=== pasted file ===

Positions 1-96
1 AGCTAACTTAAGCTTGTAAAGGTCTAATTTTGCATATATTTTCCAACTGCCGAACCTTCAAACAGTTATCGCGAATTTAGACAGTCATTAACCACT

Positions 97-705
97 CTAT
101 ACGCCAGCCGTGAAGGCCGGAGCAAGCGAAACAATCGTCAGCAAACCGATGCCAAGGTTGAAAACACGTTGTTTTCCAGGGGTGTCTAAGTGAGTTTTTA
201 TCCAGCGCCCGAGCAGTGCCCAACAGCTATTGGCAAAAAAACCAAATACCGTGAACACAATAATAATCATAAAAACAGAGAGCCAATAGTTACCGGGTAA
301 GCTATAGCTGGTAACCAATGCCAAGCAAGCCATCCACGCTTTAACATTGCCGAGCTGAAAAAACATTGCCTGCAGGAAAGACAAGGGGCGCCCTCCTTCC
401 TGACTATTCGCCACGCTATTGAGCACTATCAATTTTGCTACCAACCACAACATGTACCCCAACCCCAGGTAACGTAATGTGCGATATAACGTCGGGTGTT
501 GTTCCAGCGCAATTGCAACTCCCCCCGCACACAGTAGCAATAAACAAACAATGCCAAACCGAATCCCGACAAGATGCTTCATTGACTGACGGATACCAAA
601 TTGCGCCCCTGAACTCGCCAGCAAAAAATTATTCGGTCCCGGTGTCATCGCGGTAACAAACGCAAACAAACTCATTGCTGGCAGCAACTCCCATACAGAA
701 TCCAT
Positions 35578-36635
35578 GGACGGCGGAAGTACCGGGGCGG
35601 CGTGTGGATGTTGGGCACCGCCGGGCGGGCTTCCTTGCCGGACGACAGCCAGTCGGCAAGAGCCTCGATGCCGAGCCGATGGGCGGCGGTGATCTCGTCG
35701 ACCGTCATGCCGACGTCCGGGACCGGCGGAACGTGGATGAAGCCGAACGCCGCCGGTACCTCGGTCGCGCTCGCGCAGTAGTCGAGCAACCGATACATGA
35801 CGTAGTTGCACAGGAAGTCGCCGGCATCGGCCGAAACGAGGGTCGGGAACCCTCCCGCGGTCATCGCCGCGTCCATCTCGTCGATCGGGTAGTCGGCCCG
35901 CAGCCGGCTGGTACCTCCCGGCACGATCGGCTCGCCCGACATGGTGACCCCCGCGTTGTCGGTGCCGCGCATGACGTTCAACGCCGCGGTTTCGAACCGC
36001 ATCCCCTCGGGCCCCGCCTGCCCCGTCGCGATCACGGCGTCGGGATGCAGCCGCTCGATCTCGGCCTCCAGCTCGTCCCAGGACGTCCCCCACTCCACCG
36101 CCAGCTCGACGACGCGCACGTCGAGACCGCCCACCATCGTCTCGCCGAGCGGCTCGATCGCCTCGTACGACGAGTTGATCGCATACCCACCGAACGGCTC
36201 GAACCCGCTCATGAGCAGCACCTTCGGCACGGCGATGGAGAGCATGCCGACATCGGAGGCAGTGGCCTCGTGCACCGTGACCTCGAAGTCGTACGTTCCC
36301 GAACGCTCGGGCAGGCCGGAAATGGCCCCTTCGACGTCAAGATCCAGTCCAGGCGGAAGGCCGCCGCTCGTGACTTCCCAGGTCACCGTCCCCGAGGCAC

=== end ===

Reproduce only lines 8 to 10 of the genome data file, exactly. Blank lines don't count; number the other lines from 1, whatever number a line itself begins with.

401 TGACTATTCGCCACGCTATTGAGCACTATCAATTTTGCTACCAACCACAACATGTACCCCAACCCCAGGTAACGTAATGTGCGATATAACGTCGGGTGTT
501 GTTCCAGCGCAATTGCAACTCCCCCCGCACACAGTAGCAATAAACAAACAATGCCAAACCGAATCCCGACAAGATGCTTCATTGACTGACGGATACCAAA
601 TTGCGCCCCTGAACTCGCCAGCAAAAAATTATTCGGTCCCGGTGTCATCGCGGTAACAAACGCAAACAAACTCATTGCTGGCAGCAACTCCCATACAGAA